810.20 Defense/58⅙: Telegram

The Ambassador in Brazil ( Caffery ) to the Secretary of State

228. For the Under Secretary. I discussed the Department’s telegram 131, May 23, noon,55 this morning with Aranha. He says that Brazil is ready to “cooperate 100% with the United States in plans for military and naval defense or to repel aggression, and even to cooperate with the United States in war.” He confirmed what he told me in my note to you No. 129 of May 2056 in reply to your No. 28 of May 8. Aranha talked to Góes Monteiro and Góes affirms that the Brazilian authorities are fully disposed to cooperate in the sense desired. In this connection, Góes referred to the letter to General Marshall, copy of which was transmitted with my No. 128 of May 1757 and desires that the contents of that letter reach General Marshall as soon as possible. Aranha brought up again today the matter of the importance of the early arrival here of Lieutenant Colonel Miller to take over the headship of the military mission. The Brazilian military authorities, he says, will be delighted to discuss the matters of defense, aggression, et cetera, with Colonel Miller as soon as he reaches here (under auspices of Aranha and me).

However, Aranha says that he is not in favor of discussing the matters mentioned in Department’s telegram No. 131 with the other [Page 43] American Republics. Nor does he like the plan for officers of the United States to travel to Brazil under the circumstances setting [set?] out in the second paragraph of the Department’s telegram.

He repeats and emphasizes that as soon as Colonel Miller comes here as head of the military mission they will be glad to continue the conversations and correspondence which General Góes Monteiro has been carrying on with General Marshall with the end in view of full cooperation on the part of Brazil with the United States in regard to plans for defense, plans to repel aggression and even further than that if desired.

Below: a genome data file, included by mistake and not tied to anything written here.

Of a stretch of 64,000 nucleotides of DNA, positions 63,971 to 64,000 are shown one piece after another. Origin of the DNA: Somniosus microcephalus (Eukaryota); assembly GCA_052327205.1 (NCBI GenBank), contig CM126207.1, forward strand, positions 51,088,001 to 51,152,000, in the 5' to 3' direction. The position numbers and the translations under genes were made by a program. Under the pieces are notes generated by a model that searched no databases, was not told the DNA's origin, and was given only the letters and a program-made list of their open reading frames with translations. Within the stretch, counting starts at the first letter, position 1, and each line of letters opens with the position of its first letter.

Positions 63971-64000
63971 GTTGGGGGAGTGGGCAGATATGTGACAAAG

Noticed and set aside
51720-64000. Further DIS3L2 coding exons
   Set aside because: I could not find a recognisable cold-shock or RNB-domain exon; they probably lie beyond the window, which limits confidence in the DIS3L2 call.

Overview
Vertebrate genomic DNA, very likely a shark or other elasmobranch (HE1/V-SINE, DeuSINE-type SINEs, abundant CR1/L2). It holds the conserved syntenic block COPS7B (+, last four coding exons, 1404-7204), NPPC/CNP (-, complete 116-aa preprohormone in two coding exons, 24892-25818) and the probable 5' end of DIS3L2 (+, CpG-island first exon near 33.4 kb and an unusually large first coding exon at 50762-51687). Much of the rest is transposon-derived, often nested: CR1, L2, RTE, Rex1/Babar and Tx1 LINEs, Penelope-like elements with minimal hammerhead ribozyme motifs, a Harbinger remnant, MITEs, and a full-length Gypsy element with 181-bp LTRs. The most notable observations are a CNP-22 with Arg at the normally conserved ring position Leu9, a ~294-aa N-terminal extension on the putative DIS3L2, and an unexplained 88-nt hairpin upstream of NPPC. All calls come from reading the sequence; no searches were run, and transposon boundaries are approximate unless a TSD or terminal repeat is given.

The reasons Aranha gives for his stand are these: There is no difference of opinion in the army as to the necessity of full cooperation under all circumstances between the Brazilian and United States military authorities; but the army he says would not approve a scheme for continental defense. Moreover, due to the presence of huge German-descended populations in this country and to the existence of the undercover Nazi-minded Integralista party and also to the fact that a good many officers in the army have very high admiration for the German military machine, the Brazilian Government must move with circumspection; also they do not want to stop the flow of what they term essential armaments from Germany.

(The Government is aware of the fifth-column danger here and aware that German residents even in Rio de Janeiro are now talking openly in unguarded fashion of what “will take place here later on.” The German Embassy has adopted an arrogant tone in its notes to the Foreign Office since the recent German victories.)

In conclusion, he repeated, with the United States Brazil will go all the way, but does not want to get tied up with any other country or countries.

  1. See footnote 29, p. 16.
  2. Not printed.
  3. Not printed; letter to General Marshall not attached to file.